For me, someone who is now living in a central location and without a car, Olsztyn really is a city that lends itself to walking. The new parks along the Łyna river (the German Alle) are pleasant places to stroll and to linger, and on Friday afternoon there where students and teenagers sitting under bridges or on the wooden steps that lead down to the water, swigging from beer cans and smoking; office workers on their lunch break sat on benches and licked ice cream, parents leisurely pushed buggies along the pathways left and right of the river.

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From the parks, I then walked northwards, past the castle from 1346 and the Warmia brewery from in a former mill building from 1868, and finally under the railway viaducts from 1871 and 1893 and the newer road bridges into the city forest proper. Every time I see the viaducts I’m reminded of Robert Budzinki’s tongue-in-cheek travel book 'Die Entdeckung Ostpreußens' (The Discovery of East Prussia).

Budzinski (1874 -1955) was a painter, graphic artist and author, and – even though he himself was born in East Prussia in Klein-Schläfken (Sławka Mała today) – in 1913 published his 'travel book' which is not only full of wonderful woodcuts, but also sardonically talks about East Prussia as the proverbial distant eastern province. He also records the often exotic-sounding East Prussian place names, before they were 'Germanised' by the Nazis 20 years later:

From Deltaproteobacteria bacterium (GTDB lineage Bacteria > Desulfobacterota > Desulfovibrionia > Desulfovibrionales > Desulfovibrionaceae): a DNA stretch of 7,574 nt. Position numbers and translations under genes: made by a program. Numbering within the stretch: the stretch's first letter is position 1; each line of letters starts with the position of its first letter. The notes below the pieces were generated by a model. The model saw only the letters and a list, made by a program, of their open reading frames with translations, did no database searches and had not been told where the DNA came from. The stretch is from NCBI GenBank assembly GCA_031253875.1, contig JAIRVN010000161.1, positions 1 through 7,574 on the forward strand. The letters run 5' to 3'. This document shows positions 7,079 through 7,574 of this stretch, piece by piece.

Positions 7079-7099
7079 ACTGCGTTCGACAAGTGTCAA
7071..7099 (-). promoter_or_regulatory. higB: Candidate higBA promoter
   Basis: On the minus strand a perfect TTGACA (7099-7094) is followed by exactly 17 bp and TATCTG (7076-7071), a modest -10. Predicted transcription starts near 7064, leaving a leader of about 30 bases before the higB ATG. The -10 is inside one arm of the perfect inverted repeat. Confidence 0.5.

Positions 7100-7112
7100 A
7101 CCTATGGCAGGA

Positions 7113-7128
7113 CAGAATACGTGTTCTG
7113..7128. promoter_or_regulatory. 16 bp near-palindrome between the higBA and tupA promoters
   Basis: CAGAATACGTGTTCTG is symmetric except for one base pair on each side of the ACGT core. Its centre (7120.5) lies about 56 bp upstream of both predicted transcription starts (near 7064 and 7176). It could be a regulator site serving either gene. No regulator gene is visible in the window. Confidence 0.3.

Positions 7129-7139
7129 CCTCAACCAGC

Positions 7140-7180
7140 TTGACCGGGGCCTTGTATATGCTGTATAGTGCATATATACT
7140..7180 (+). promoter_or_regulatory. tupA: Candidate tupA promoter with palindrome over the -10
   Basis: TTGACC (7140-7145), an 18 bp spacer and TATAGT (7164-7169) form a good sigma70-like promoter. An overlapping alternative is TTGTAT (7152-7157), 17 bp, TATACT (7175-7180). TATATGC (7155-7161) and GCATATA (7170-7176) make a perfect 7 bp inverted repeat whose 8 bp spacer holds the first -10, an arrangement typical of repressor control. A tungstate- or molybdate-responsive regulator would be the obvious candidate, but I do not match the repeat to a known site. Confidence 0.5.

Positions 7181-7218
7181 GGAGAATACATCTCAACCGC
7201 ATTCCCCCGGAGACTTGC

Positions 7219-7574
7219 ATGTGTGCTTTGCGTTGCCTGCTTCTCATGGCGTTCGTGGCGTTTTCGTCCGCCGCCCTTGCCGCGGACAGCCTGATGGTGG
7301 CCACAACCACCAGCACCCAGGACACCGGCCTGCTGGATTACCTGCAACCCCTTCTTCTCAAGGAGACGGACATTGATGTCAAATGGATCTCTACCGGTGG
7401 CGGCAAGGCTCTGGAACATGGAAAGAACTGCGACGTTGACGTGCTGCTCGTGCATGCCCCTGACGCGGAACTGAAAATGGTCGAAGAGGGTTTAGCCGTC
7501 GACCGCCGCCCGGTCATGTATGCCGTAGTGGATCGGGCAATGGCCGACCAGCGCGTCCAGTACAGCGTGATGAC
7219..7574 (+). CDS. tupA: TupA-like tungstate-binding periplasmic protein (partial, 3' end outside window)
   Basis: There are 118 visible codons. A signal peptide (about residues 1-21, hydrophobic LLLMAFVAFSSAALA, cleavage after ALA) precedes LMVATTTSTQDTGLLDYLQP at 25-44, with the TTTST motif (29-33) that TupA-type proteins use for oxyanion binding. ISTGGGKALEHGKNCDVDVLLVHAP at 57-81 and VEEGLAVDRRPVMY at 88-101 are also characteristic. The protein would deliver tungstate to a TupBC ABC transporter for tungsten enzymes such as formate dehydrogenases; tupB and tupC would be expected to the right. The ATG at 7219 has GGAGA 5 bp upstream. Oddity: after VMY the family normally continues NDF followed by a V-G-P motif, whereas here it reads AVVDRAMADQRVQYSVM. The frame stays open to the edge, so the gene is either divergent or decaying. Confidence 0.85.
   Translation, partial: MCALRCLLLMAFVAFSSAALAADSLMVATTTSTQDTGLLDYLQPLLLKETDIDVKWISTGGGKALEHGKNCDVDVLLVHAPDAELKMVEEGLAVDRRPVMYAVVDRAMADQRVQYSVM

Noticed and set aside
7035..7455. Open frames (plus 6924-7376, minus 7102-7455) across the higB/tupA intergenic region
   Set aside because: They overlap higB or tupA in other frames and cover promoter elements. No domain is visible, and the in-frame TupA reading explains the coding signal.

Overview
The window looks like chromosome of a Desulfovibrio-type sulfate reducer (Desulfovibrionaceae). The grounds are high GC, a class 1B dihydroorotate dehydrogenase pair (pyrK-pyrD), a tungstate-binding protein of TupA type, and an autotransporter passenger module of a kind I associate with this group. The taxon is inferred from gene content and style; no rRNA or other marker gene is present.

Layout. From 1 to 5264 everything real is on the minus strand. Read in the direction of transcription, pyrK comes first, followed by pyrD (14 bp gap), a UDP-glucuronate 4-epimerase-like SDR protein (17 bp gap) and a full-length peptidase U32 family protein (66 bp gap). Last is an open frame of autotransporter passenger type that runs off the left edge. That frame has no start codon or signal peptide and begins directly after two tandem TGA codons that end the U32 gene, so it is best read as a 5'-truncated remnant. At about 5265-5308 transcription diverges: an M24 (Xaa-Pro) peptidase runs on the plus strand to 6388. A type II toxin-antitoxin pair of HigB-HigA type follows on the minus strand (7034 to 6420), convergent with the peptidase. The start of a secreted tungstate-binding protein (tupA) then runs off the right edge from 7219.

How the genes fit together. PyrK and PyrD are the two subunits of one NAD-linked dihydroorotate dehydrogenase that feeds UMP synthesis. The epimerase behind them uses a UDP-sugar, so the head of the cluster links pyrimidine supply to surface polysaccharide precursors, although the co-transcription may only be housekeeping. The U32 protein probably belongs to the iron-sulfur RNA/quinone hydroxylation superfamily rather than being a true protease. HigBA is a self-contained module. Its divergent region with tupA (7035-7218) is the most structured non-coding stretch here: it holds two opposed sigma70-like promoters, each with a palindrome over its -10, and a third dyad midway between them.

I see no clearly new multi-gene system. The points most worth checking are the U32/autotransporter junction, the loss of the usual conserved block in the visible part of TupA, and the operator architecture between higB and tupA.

During my wanderings I continuously discovered places with not very known but quite illustrious names; so that I often thought I was roving about in a magical landscape. One day I took the train from Groß-Aschnaggern to Liegentrocken, Willpischken, Pusperschkallen and Katrinigkeiten, breakfasted in Karkeln, arrived in Pissanitzen, Bammeln, Babbeln, and had dinner in Pschintschikowsken while aiming to overnight in Karßamupchen.

The book remains in print until today, which I think is a testament to his enduring humour and skill as an artist. From under the bridges then I made my way into the city forest proper, with the Łyna growing wider to my right and only the occasional biker disturbing my solitude. I like to be out, walking, slightly removed from the noise of the world. Or, as Walter Benjamin writes in 'Berlin Childhood around 1900', 'Not to find one’s way around a city does not mean much. But to lose one’s way in a city, as one loses one’s way in a forest, requires some schooling.' The beauty of Olsztyn is that the forest proper is never far – so I can train to get lost both here and in the city. The lady walking her dog just that came towards me on the forest path did not seem to agree with my Waldeinsamkeit: the look she gave me over the rim of her sunglasses seemed to suggest that only idiots stand in the middle of a forest and scribble in notebooks.